Writers at the start of their career have a lot to contend with. For one, they get called ’emerging’, something better done from swamps or during childbirth than at the start of a creative endeavour. For another, they’re faced with the issue of criticism, specifically where to turn for a fresh pair of eyes and the analysis they need to push a script further. Clearly, this is the gap that script coverage aims to fill, and there’s a lot written about it based on script coverage fees, specifically…
- Is it worth using a service over your own contacts/friends/family?
- Is the amount of script coverage worth the cost?
- Is the quality of the script coverage worth the cost?
All are discussions worth having, and they’re had often (this post, from Stephanie Palmer of GoodinaRoom, is one of the best), but they provide only a very immediate perspective on the issue.
The difficulty is that script coverage is prospective, so, assuming the coverage in question is of a good standard, the overarching question is really:
Is the result of the coverage worth the cost down the line?
Like snowflakes and hangovers, no two writers are exactly the same, so let’s look at the bigger picture for script coverage fees for three potential writers.
Scenario 1: The Over-Performer
Script Coverage Fees for: The Over-Performing Screenwriter
The over-performing writer may well be skilled enough that the very first coverage on their very first script comes back ‘Consider’ or even ‘Recommend’, meaning any advice they get is likely to pinpoint minor nitpicks, a second act issue that’s more dip than sag and a typo as the only problems presenting necessary improvements before the script is viable.
This minimises the cost spent on any given script for which they purchase coverage, as they’re unlikely to need feedback more than once (twice at a push).
Let’s say they write two feature length screenplays in their first year of writing, and submit some earlyish drafts for each for standard coverage from a respected service, with a cost totalling around $250-£300 in total.
One comes back ‘Recommend’, but the other hasn’t yet climbed the same figurative mountain and comes back ‘Low Consider’, so they make some changes, resubmit, and this time reach the summit.
Our writer is, for now, down around $400.
But they have two send-able, stellar screenplays one year in…
At this point it’s worth breaking down the potential avenues down which a ‘ready’ screenplay can be systematically shoved:
- Agencies – the writer can use it as a ‘calling card’ script to seek representation.
- Producers – the writer can try and sell it to a production company.
- Competitions – the writer can submit their screenplay to a screenwriting competition (which can really help with the above)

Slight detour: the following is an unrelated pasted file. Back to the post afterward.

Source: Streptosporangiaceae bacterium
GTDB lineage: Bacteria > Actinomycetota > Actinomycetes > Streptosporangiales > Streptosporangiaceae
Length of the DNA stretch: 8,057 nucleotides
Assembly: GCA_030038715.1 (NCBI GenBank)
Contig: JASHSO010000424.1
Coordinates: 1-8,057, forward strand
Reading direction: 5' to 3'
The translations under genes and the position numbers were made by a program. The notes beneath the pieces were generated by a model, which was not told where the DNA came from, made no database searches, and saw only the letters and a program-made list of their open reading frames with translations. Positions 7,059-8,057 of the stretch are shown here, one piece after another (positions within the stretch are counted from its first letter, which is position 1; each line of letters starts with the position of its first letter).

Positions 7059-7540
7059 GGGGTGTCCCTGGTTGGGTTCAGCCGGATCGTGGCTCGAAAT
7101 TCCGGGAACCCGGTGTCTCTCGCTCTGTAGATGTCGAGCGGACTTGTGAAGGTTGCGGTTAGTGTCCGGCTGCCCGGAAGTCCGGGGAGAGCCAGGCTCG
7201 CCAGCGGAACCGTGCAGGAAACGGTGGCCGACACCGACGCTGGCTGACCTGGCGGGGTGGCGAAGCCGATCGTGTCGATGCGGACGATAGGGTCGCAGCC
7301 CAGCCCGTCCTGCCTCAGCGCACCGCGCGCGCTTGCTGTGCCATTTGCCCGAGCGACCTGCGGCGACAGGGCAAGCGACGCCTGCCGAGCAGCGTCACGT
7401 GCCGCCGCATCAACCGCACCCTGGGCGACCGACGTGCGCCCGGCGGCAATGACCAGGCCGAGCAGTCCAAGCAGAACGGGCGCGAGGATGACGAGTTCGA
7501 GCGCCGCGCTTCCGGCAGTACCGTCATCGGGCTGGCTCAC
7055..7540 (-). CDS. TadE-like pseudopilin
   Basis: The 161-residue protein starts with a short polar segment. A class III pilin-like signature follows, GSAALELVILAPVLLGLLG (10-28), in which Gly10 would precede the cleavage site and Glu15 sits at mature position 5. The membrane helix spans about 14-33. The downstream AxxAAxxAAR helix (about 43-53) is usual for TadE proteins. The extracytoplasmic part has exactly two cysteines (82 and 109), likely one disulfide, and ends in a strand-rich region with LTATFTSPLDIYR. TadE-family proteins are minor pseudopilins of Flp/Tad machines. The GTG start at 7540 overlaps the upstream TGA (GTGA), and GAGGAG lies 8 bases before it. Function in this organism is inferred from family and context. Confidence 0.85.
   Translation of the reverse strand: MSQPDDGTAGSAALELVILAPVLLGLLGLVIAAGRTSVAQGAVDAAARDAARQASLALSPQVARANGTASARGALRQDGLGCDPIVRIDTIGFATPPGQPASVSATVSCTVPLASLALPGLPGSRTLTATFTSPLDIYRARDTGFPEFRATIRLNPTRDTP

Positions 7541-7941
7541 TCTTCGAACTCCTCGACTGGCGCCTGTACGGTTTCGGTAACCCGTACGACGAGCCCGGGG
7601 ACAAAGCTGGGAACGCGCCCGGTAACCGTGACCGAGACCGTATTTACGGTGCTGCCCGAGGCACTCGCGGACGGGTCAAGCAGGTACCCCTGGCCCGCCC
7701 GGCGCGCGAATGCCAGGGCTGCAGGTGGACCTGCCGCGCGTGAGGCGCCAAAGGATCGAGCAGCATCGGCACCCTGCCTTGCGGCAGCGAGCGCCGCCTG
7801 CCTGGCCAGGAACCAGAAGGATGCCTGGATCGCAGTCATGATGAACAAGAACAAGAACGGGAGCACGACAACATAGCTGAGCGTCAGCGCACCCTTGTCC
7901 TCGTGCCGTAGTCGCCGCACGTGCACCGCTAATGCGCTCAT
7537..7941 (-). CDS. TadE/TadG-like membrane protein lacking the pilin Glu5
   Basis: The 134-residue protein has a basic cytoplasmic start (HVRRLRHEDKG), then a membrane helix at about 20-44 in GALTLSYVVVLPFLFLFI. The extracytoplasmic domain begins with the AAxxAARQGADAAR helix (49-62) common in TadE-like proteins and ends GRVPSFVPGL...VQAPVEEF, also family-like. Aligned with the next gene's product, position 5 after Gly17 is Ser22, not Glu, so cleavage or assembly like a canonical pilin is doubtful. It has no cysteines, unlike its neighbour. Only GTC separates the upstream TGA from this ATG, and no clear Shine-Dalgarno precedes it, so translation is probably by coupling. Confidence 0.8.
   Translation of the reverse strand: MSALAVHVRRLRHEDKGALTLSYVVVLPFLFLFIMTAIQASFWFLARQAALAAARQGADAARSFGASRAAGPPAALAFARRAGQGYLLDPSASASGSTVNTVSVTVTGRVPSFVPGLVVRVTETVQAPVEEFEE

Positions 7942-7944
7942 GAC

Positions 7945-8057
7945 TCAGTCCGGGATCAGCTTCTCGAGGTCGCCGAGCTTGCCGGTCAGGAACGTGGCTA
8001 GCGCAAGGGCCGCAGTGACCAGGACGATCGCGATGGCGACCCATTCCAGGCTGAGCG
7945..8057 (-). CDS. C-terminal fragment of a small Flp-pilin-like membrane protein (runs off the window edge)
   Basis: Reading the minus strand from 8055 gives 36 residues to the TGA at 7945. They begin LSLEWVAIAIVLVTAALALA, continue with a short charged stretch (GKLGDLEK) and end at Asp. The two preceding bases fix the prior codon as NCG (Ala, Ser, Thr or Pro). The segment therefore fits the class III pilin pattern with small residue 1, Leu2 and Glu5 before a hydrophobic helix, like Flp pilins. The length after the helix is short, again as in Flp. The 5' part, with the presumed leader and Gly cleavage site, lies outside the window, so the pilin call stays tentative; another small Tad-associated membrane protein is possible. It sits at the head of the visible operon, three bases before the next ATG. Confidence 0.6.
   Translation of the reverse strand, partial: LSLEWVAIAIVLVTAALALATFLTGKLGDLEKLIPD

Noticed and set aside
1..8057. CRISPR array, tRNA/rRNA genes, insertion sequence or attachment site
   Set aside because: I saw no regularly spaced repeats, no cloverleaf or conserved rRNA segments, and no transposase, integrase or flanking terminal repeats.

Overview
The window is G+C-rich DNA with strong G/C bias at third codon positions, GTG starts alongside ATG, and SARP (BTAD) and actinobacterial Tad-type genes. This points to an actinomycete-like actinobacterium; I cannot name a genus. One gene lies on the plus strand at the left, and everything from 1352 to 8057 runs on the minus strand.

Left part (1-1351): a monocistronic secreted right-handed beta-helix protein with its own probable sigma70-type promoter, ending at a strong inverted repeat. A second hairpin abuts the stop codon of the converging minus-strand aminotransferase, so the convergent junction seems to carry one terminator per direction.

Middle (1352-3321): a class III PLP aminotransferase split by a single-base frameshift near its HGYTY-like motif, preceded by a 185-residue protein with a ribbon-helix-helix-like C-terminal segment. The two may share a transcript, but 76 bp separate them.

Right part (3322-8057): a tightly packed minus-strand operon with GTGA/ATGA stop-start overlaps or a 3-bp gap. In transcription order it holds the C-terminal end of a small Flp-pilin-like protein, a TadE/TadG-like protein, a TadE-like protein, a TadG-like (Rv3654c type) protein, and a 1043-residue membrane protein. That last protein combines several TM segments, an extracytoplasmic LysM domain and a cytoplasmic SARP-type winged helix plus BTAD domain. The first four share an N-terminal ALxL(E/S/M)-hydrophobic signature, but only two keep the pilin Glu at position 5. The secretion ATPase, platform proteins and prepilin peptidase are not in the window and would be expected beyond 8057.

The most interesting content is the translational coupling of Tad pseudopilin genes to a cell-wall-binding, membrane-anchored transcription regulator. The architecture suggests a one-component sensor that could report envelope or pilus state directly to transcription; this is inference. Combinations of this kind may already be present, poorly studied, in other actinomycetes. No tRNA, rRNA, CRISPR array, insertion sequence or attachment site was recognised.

Obviously success in any of the three can never be certain, but the benefit the early coverage fees have brought them is this: they’re prepared.
The first two avenues rely quite heavily on making a good first impression.
While a less-than-stellar or underdeveloped script sent out prematurely isn’t by any means cause for exile or teeth-gnashing, agencies and production companies often will keep a record of past submissions with the writer’s name and their verdict on the script on file.
If that verdict is lukewarm or lightly chilled, it’s likely to flag up next time that same writer submits.
A script goes through a similar process once it arrives at a production company/studio to the one it does when sent to a coverage service, but at the former it sticks around.
Not the be all and end all, but an imperfect first impression nonetheless, and one that can hinder progress going forward – if the agency/company is generally bombarded with submissions, it’s one more way for them to order the scripts on their pile, with the writer’s pushed down that little bit lower.
By being prepared, our overachiever is able to move more quickly. Even if their script isn’t picked up this time, they’ve endeared themselves to the company and are in a strong position when they next submit.
As for the third avenue, a number of high-profile competitions have cash prizes on top of the various connections and opportunities they provide, amounts that, though hard to get, more than outweigh the initial coverage fees.
Plus competition entries themselves often cost $50-$100, depending on the competition and how early the writer applies (they tend to have separate early and late submission fees).
Ensuring the screenplay is of stellar quality is the best way to maximise the writers chances of success and, as a result, to (hopefully) minimize the amount spent on these competition fees.
The Bigger Picture
So, turning back to the bigger picture, it’s about time and money, which are, apparently, the same thing. Our over-achieving writer is better placed to win that competition, secure that representation or sell that script in year two.
- The former mitigates the initial coverage fees and facilitates the latter two.
- The third will, if successful, bring in a fee between $18,600 and £42,120 (minimum estimates based on variable budgets).
- As for representation, the financial benefit may be less immediate, and the writer may stay down that $400-£450 a little longer, but they’ve taken a more sustainable step, and there’s very little work it could yield that wouldn’t override the initial coverage costs.
By year three, they’re in an incredibly strong position, able to build on the initial impact of those two strong screenplays to find work, and if they manage to build on that early success to make inroads in the US by year four or five, the financial rewards for that work start to climb ($77,260 per year on average).
They’re an overachiever, and may well have secured a career either way, but despite the initial hit of the coverage fees, they’ve still benefited by achieving it that bit sooner, and by mitigating the potential risks of going in blind, which could otherwise have set them back.
Scenario 2: The Average Performer
Script Coverage Fees for: The Average Performer